Now I am not saying that all new beekeepers are clumsy, but most are nervous. That makes us tense and distracted. When we have that mindset, rapid and jerky movements are far more likely. We don’t need other factors working against us when we are new and anxious. Putting wires or fishing line into the frames helps to build confidence when inspecting. You are absolutely correct that once the bees fix the sides or bottom of the comb to the frame, it is much less fragile. Also, when a few generations of bee babies have emerged from it, their cocoons reinforce it beautifully. However, for the first few months, as a new beekeeper, I would always recommend wiring or foundation.
Just my humble opinion.
Oh not doubting you and i love your answers and good sense.
I have two hives and a new beekeeper - me. Experimenting. one has wax foundation. the other is the one with none.
Of course both hives are their own selves too, which i am also experiencing and loving.
So my intention was simply to say that in my hot world on the south coast of NSW i have a hive with support free frame that seems to be doing well with it on 3 frames. One almost full and two with lobes of comb, that are growing.
Agree totally that the mindset makes a huge difference to how i handle them and what happens.
Must apologise for the delayed reply. I have so much gear from years and years of boating and fishing that I have spent the last hours looking for ways to get the stainless steel wire (my preference) to be really taught enough without busting the frames. Was and probably will end up using some fishing line or trace because the stainless wire is harder to keep tight without breaking the fragile frames.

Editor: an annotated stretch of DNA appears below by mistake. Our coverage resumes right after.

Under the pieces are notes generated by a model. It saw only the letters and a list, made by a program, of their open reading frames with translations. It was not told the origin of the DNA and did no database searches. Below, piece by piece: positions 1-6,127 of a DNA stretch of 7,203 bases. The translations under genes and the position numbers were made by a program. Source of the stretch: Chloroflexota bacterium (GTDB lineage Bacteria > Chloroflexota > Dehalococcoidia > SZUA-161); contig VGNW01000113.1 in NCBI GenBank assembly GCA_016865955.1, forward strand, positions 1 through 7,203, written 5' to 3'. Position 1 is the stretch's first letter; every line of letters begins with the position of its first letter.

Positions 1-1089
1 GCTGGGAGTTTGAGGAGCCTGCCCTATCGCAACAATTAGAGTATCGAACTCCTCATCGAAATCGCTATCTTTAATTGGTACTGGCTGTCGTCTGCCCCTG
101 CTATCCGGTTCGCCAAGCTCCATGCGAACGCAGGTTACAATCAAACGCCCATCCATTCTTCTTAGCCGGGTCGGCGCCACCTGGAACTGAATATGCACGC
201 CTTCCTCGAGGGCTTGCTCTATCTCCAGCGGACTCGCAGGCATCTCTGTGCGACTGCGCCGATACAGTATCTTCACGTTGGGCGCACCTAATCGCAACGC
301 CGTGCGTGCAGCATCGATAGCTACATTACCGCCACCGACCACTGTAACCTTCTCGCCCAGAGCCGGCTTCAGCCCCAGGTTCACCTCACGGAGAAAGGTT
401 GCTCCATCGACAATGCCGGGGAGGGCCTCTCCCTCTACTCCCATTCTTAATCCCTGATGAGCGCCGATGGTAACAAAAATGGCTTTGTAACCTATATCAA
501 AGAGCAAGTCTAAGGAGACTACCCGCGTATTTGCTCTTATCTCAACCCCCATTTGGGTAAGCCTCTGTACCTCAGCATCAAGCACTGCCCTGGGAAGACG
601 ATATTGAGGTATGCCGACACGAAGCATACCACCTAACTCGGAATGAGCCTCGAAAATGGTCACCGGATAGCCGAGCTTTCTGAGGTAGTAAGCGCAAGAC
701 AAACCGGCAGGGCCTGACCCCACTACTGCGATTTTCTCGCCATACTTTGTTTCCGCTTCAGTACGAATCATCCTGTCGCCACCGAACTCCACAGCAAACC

THANK YOU for the advice and the welcome.
Will keep you informed on the outcome.
I thought you fell victim to a fake flow hive seller, calling it Free Flow. According to your picture you fortunately have the genuine article. A friend of mine just got an active flow hive for free and Jeff from the forum here also was gifted one. So it does happen.
Glad Dawn answered you. She gives the best unbiased advice here. Wish I had her experience and patience. Will get there in 30 years.
What are you painting your hive with?
Ensure the gaps between your roof shingles get sealed. For my pine hives the water based sealer/undercoat sealed the gaps.
Painted in low toxiticy paint with undercoat the 2 coats of “Happy Yellow.”\Photos to follow later.
Thanks for the warning regarding the “free” scam. At the time of that reply I thought I was getting an unwelcome reply.
I paid for my hive & will get some more as soon as I learn enough to cope.
Busy settling into our “new” home on an acre plus on the Mountain with all our animals and some extra ones as well.
At the same time have started 3 Mealworm farms for the chickens, which are just starting to produce.
Hi Jasper, I gave my flow roof 3 thick coats of paint to seal the joints. Then I siliconed under the gable to stop the capillary action from occurring.
You’ll get plenty of advice on this forum. It’s mostly biased towards what works for different folks in their particular area. That saying “ask 10 beekeepers a question & receive 11 answers” could be true, however each answer would be worth considering.
A lot of beekeeping boils down to common sense. It’s understanding “bee culture” is the most important thing in my view.
Thank you all for your advice and support.
Completed the painting of the hive today.
Then did the stainless steel on the brood frames. Took a while to do this as I think I was trying to hard to keep the wire really taught, so I built a very rough jig on my work bench.
Some photos: my "makeshift paint stirrer.
Main colour, very low toxicity, called “happy Yellow”